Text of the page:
Ryan Chartrand

Around 11 a.m. on Tuesday, firefighters rushed to the scene of a fire on a Cal Poly hill. Those who hang around San Luis Obispo in the summer might not think this is anything unusual, since fires aren’t that uncommon on the Cal Poly hills. In the second week of summer school, the use of illegal fireworks set the hill of the Poly “P” aflame, though the fire remained only in that area.

But Tuesday’s fire blew too close to home. It rapidly spread from the hill behind the equine center to another hill and then to yet another hill – the last one being directly adjacent to Poly Canyon Village.

It was only at about 12:30 p.m. that the university sent any type of warning out to the students. University Housing notified all on-campus residents that “a small brush fire” was on campus. This small brush fire was more like tall flames that stopped students walking in their tracks. This “small brush fire” could be seen from most places on campus and if people weren’t gawking at the flames, they certainly noticed the large billows of smoke. Cal Poly students all over campus documented the scene with their cell phones and cameras (check out mustangdaily.net to see our reader-submitted photos) and informed their friends of what took place on campus.

In short, this did not appear to be any “small brush fire.” And students (only on-campus ones, mind you) were not informed until about an hour and a half after it started. They were told to contact a residence hall staff member should they have questions, but how much more would an R.A. know about the situation than any other student?

Think of the students who didn’t have a computer in Cerro Vista, or the students on campus who weren’t sent an e-mail – they would be clueless. After all, nearly 4,000 students live on campus; what about the 14,500 of us who don’t?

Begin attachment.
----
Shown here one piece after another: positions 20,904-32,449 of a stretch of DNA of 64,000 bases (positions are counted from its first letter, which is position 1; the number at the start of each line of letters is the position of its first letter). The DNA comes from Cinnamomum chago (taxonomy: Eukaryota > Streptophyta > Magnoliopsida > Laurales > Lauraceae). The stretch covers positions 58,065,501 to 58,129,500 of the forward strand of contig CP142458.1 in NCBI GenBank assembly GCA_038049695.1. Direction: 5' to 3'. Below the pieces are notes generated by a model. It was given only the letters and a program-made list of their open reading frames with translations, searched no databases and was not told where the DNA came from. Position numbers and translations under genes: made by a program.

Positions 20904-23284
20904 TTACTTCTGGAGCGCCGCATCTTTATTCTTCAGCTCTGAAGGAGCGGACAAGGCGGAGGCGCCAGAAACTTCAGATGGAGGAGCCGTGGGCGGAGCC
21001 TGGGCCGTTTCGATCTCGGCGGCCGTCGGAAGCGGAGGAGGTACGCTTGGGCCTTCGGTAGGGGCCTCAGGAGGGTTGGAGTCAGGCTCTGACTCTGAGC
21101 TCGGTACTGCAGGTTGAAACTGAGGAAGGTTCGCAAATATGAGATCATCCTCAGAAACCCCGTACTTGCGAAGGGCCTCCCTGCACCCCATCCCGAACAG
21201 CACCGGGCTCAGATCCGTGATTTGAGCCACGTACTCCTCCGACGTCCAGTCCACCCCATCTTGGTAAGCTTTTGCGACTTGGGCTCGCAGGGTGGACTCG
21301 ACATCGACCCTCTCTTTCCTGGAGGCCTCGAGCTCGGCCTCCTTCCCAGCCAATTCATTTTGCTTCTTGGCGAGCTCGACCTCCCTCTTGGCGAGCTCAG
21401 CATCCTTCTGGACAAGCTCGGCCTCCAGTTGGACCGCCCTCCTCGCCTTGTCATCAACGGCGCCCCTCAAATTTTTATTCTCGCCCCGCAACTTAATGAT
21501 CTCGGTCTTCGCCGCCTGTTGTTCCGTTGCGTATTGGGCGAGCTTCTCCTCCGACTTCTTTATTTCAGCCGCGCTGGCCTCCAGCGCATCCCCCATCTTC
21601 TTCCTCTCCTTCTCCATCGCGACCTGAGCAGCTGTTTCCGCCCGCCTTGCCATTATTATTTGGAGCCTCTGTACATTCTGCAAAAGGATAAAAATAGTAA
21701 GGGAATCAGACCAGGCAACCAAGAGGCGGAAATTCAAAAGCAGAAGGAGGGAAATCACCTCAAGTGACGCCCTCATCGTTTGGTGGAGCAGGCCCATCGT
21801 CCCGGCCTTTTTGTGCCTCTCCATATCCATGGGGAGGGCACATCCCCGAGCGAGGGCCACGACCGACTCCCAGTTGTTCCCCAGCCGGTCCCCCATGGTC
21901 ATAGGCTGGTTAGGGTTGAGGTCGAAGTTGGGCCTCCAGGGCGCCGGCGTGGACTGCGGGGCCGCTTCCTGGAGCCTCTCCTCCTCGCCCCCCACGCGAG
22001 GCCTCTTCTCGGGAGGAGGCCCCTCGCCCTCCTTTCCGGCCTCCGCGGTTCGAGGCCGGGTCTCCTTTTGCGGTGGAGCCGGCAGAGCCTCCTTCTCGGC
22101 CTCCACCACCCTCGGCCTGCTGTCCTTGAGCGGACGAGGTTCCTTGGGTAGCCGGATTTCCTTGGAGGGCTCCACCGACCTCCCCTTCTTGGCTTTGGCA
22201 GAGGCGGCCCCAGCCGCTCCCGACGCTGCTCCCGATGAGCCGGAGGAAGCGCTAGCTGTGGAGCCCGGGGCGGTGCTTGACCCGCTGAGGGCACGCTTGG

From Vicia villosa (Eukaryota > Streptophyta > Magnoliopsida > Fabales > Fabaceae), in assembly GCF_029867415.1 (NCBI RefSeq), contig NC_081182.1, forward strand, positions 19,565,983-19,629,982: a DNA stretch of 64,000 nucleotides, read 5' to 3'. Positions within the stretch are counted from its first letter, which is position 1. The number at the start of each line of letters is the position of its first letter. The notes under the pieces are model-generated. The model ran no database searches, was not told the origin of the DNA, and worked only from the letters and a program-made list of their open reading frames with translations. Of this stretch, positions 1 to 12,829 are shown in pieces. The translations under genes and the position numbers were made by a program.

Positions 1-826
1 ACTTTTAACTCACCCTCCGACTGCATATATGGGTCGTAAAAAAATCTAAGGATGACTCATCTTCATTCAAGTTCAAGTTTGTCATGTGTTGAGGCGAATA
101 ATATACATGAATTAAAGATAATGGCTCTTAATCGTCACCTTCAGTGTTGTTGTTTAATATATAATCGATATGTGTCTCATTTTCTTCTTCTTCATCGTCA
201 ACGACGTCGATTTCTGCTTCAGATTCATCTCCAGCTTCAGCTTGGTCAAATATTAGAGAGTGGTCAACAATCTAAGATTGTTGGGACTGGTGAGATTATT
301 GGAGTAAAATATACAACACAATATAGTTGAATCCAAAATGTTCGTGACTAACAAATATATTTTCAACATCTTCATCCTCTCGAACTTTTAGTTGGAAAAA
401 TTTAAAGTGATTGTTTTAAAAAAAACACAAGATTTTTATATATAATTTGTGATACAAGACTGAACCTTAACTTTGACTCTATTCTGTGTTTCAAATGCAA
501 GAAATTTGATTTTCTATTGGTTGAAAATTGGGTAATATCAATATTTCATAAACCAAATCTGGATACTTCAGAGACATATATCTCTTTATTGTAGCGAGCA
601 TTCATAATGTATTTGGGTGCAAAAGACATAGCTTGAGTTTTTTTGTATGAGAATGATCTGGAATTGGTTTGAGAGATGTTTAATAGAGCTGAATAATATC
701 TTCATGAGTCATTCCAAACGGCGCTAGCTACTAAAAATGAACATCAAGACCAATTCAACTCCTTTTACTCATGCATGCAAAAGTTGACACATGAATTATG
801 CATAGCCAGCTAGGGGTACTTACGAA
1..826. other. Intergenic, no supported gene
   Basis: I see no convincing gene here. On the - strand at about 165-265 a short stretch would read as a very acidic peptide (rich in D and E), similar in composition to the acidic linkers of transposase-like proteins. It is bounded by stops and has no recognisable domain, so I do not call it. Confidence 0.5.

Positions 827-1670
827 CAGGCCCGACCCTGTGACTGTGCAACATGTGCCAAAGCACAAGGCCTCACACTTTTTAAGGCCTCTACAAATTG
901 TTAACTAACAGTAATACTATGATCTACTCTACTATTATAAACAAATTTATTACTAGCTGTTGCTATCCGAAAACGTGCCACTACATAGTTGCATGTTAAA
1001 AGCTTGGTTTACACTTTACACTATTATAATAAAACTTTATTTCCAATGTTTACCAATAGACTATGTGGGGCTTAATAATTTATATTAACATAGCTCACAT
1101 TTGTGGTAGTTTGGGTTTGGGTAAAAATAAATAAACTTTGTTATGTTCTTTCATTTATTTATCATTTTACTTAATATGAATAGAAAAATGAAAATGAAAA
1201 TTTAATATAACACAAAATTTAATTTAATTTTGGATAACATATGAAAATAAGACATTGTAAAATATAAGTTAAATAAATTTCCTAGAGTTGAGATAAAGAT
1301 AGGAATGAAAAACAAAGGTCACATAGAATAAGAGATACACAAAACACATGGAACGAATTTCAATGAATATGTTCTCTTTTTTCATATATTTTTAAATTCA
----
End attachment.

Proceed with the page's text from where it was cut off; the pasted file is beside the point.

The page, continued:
Not much later at 1:20 p.m. when the flames are still on the move, University Housing sent out another e-mail to these select students, which didn’t tell them much more than what they already knew. These students were told the University Housing staff was monitoring the situation (what the hell does that mean?) before the five-line e-mail ended with “please be mindful of your health and safety.”

It’s almost a little too reminiscent of the e-mail sent to students at Virginia Tech (an e-mail that was sent two hours after the first shooting) that ended with a simple “be cautious.” Granted, a fire and a shooting are two very different things, but the way in which our university went about informing students of the matter at hand really was not much more responsible.

The final e-mail students received came at 3:15 p.m. – almost two hours since the last update. The fire, though not as powerful as before, was still present, but this last e-mail also told students nothing new and yet again, contained vague information. Not only that, but in order to find information, they were told to call 756-NEWS, which told them which roads and parking lots were closed. How does this affect students living on campus already??

So many questions can be drawn from this incident. Why was it University Housing who took responsibility for sending these e-mails? Why were only on-campus residents informed? Are there not hundreds, if not thousands, of students who park on campus every day? Students who park in the H-12, H-14 or H-16 parking lots were just as at risk to have their property destroyed as residents in the Cerro Vista apartments. How hard is it for the University Police Department or the Office of Student Affairs to notify ALL students of the situation at hand?

Instead, many students were left in the dark as a giant mushroom cloud hovered above. But after all, it was just “a small brush fire.”

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